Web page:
The Great Unknown:

10 Tips for Dealing With the Stress of Uncertainty
The Great Unknown: 10 Tips for Dealing With the Stress of Uncertainty

Most people are creatures of habit. When things go as planned, we feel in control. But when life throws a curveball, it can leave us feeling anxious and stressed. For many Americans life feels particularly uncertain lately, with an unconventional presidential administration, social protests in the news and uncertainty in the aftermath of natural disasters such as hurricanes and wildfires.

Findings from the most recent APA Stress in America Survey highlight other common ways that uncertainty stresses us out:

  • More than a third of Americans cite unexpected expenses as a source of stress related to money.
  • Nearly a third of Americans say economic uncertainty is a source of stress when thinking about the economy.
  • When it comes to health-related issues, around two-thirds of Americans cite uncertainty about the future as a source of stress. A similar proportion is stressed about possible changes to healthcare policy.

Research shows that people react differently to uncertainty, and that those with a higher intolerance for uncertainty may be less resilient and more prone to low mood, negative or down feelings and anxiety.

No one can avoid the unexpected. But these simple steps can help you better face life’s uncertainties.

  • Be kind to yourself. Some people are better at dealing with uncertainties than others, so don’t beat yourself up if your tolerance for unpredictability is lower than a friend’s. Remind yourself that it might take time for the stressful situation to resolve, and be patient with yourself in the meantime.
  • Reflect on past successes. Chances are you’ve overcome stressful events in the past – and you survived! Give yourself credit. Reflect on what you did during that event that was helpful, and what you might like to do differently this time.
  • Develop new skills. When life is relatively calm, make a point to try things outside your comfort zone. From standing up to a difficult boss to trying a new sport, taking risks helps you develop confidence and skills that come in handy when life veers off course.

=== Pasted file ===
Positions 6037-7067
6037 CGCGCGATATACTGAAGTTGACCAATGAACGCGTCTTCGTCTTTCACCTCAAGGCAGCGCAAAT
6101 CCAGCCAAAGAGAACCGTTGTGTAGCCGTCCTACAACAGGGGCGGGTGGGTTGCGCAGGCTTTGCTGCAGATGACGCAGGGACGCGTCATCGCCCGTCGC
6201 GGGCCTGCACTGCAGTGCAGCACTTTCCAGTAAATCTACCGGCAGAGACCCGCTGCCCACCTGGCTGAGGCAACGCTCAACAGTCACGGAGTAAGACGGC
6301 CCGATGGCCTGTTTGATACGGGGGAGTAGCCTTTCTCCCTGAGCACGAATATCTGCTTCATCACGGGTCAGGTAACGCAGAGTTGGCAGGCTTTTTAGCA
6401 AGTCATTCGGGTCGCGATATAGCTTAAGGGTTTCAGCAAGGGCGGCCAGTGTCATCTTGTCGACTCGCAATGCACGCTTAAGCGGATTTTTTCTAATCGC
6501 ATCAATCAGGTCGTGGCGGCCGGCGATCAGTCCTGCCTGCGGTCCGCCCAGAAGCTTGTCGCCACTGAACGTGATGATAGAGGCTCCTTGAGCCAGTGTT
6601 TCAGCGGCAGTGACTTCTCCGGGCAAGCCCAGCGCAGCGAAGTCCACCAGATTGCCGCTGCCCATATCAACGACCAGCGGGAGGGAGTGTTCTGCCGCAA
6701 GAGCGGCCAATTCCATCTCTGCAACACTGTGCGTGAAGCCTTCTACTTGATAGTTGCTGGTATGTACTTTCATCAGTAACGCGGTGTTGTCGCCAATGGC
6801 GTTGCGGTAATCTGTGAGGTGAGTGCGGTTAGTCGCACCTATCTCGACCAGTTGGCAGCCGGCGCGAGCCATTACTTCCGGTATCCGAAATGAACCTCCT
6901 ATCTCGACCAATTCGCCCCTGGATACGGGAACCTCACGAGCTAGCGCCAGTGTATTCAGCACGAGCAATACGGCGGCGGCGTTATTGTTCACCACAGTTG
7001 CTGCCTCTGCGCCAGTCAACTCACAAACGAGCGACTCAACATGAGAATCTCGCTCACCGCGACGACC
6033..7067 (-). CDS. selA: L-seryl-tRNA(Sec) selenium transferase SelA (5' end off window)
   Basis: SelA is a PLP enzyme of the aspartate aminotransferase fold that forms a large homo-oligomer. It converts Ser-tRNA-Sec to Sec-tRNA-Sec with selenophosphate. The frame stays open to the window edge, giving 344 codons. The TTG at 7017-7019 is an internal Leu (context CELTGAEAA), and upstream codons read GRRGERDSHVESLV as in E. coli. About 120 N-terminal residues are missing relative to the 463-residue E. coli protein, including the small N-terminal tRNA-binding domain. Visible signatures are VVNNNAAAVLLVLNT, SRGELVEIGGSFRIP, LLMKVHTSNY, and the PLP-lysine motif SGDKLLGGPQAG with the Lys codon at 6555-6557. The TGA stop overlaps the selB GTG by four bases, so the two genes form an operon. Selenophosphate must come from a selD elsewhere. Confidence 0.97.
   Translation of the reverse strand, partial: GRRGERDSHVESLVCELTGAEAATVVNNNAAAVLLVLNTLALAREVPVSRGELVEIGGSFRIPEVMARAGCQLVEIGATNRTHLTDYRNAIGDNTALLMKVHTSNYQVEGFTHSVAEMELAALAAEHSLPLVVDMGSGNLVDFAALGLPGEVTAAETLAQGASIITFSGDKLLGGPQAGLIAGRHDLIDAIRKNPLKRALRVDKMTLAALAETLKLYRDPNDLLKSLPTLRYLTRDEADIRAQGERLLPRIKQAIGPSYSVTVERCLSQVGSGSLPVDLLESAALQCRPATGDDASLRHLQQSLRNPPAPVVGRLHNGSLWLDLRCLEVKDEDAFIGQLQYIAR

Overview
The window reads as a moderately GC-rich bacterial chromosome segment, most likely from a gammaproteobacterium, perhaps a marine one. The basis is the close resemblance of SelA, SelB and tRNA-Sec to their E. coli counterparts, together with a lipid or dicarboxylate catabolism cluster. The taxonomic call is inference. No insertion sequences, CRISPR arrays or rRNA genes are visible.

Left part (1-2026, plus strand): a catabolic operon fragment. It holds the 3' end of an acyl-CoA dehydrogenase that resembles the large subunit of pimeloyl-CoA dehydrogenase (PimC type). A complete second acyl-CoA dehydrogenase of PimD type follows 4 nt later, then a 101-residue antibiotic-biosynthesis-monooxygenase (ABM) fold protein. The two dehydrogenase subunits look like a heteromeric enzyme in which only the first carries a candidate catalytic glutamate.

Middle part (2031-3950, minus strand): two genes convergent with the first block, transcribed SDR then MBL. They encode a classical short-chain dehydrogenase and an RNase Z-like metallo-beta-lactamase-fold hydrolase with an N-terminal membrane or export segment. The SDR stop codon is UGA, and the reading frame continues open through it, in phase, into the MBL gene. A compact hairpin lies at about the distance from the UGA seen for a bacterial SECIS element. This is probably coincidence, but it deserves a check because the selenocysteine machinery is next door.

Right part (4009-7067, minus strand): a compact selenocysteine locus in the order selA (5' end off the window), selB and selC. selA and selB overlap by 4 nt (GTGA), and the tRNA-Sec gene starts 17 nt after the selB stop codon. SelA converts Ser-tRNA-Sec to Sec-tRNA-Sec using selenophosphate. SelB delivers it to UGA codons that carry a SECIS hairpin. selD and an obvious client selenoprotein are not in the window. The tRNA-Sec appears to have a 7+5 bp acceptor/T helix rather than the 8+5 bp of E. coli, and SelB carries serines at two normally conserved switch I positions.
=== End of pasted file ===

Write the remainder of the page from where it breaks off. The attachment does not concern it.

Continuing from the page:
• Limit exposure to news. When we’re stressed about something, it can be hard to look away. But compulsively checking the news only keeps you wound up. Try to limit your check-ins and avoid the news during vulnerable times of day, such as right before bedtime.
  • Avoid dwelling on things you can’t control. When uncertainty strikes, many people immediately imagine worst-case scenarios. Get out of the habit of ruminating on negative events.
  • Take your own advice. Ask yourself: If a friend came to me with this worry, what would I tell her? Imagining your situation from the outside can often provide perspective and fresh ideas.
  • Engage in self-care. Don’t let stress derail your healthy routines. Make efforts to eat well, exercise and get enough sleep. Many people find stress release in practices such as yoga and meditation.
  • Seek support from those you trust. Many people isolate themselves when they’re stressed or worried. But social support is important, so reach out to family and friends.
  • Control what you can. Focus on the things that are within your control, even if it’s as simple as weekly meal planning or laying out your clothes the night before a stressful day. Establish routines to give your days and weeks some comforting structure.
  • Ask for help. If you’re having trouble managing stress and coping with uncertainty on your own, ask for help. Psychologists are experts in helping people develop healthy ways to cope with stress. Find a psychologist in your area by using APA’s Psychologist Locator Service.

Updated October 2017